There is an even more serious, if subtle, danger here, too. The use of unrealistic courses of fire can -- and often does -- promote the development of tactics and techniques that, while competitively efficient, are from a tactical standpoint suicidal. As well, such courses favor the Condition One (cocked & locked) auto-pistol that many law enforcement and military personnel, because they must use issued DA autos or revolvers, cannot carry.

If competition is to be a means by which handgun state-of-the-art is to be advanced, we must maintain interest and competitive spirit, while at the same time remembering our original goal. Still, requiring competitors to do things that are virtually guaranteed to get them killed in a real fight is abominable and should not be allowed to continue.

This is admittedly easier said than done, and has, in fact, fallen by the wayside, causing a rift between those who regard the handgun as a weapon (the "Warriors") and those who view it as a recreational tool (the "Gamesmen") seriously enough to rip IPSC apart.

However, while admittedly one of the "Warriors" myself, I am not so quick as some of my associates to condemn the "Gamesmen." They have contributed a number of useful techniques even if their motives and tactics weren't survival-oriented. Most of the original Combat Masters weren't interested in the handgun as a defensive tool and only a few of them carried a gun for a living. Yet, their contributions -- the Weaver Stance, the Speed Load, et al -- have been incalculably valuable and, in fact, positively influenced the evolution of practical pistolcraft.

In short, we need "Gamesmen" to prevent stagnation, but at the same time, in order to benefit from their efforts, we must view their attitudes, motivations and accomplishments with a critical eye. Conversely, we need "Warriors," too, because while their philosophy isn't especially innovative, it is truly practical and keeps us on the track to finding better ways to stay alive in a pistol fight.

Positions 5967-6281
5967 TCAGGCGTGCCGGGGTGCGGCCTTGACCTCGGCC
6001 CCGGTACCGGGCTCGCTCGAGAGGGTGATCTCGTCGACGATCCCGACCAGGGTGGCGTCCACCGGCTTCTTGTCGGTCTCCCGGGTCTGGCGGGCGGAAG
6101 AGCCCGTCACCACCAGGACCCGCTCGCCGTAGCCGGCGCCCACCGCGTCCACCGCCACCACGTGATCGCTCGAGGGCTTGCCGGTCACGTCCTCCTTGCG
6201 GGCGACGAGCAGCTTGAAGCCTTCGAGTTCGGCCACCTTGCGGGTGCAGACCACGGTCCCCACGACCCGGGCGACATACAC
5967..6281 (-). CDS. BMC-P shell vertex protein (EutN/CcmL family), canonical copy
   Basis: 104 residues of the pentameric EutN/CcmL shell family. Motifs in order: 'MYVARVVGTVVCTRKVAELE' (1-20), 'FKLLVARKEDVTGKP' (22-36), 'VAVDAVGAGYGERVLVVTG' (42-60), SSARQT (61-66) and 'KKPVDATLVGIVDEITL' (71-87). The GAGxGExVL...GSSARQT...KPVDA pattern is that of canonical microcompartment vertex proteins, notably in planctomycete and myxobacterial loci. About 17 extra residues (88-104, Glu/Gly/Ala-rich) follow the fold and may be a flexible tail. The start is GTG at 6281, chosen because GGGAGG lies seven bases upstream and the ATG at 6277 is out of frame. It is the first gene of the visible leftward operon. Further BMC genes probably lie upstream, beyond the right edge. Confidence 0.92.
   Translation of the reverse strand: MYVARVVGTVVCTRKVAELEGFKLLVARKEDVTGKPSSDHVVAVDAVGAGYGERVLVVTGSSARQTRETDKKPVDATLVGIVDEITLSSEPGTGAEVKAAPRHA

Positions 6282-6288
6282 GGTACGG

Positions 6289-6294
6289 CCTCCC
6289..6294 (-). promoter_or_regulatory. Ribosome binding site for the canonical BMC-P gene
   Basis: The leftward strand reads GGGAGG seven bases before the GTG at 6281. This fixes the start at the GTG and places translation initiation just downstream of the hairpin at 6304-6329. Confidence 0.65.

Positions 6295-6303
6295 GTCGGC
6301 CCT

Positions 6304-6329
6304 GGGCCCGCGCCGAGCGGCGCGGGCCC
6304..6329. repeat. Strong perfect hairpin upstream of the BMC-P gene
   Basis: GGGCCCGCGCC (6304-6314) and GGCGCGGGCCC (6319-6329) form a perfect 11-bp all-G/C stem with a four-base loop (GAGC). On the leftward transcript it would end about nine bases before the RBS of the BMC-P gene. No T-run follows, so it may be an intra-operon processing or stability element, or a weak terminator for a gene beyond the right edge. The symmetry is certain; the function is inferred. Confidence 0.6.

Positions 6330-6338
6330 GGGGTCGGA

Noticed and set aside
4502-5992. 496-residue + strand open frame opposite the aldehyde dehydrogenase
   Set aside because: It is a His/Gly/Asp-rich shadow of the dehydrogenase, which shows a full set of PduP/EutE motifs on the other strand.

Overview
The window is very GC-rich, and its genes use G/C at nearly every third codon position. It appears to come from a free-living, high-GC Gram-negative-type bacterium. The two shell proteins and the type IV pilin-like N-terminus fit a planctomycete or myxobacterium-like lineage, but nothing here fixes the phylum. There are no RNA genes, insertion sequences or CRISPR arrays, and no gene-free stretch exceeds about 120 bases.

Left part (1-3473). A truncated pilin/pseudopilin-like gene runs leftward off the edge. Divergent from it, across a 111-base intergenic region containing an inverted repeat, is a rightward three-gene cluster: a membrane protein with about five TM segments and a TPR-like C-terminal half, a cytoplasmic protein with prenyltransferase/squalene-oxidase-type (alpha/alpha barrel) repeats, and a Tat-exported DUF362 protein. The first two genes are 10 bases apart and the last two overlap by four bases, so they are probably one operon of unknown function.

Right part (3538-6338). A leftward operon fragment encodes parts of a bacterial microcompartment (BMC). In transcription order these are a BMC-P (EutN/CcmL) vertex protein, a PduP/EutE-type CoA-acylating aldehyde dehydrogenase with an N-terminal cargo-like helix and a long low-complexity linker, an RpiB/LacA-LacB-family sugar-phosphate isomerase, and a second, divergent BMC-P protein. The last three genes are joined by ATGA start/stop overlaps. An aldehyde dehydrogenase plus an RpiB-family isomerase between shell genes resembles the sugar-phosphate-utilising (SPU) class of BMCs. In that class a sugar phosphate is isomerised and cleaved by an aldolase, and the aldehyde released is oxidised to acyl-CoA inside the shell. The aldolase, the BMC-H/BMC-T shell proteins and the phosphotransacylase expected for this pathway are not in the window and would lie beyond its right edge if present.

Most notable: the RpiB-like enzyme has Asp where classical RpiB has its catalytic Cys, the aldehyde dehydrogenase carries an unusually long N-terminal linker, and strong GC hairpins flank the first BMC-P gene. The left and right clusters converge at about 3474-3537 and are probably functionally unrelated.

Other issues of conflict between the "Warriors" and "Gamesmen" include the use of:

1. Irrelevant targets. The use of silhouette targets typical to IPSC competitionconnotes an anti-personnel situation. Therefore, scoring methods should be based upon an accurate representation of the human anatomy.If the development of anti-personnel methodology is not the goal, then humanoid targets should not be utilized.

2. Unrealistically specialized guns, holsters and other ancillary equipment and squib-loaded ammunition.These further obfuscate the original goal of practical competition and makes evaluation of the techniques developed with such equipment more difficult. The use of "street legal" service guns, full-powered ammunition and realistic holsters and spare ammunition carrying devices should be mandatory if a real-world view is to be maintained.

So, is Practical Pistol Competition still practical? No, obviously not. As is typical with most types of competition, as viewed from its original perspective, it has become a highly specialized and irrelevant game -- an end unto itself rather than a means to a higher goal -- of little or no tactical value.

However, with a little tolerance on both sides and a few basic rules to prevent loss of purpose, we can produce a champion without compromising our integrity. The concept of learning is the basis upon which man has elevated himself above the level of both his cohabitants on this planet and his own ancestors. In order to continue this process, we cannot afford to lose sight of our goals along the way. If we can unite the "Gamesman" and "Warrior" factions within the practical shooting fraternity into a cohesive body truly dedicated to advancement, we all -- "Gamesmen" and "Warriors" alike -- win.

Besides, wouldn't it be more satisfying to be the Champion at something relevant and real?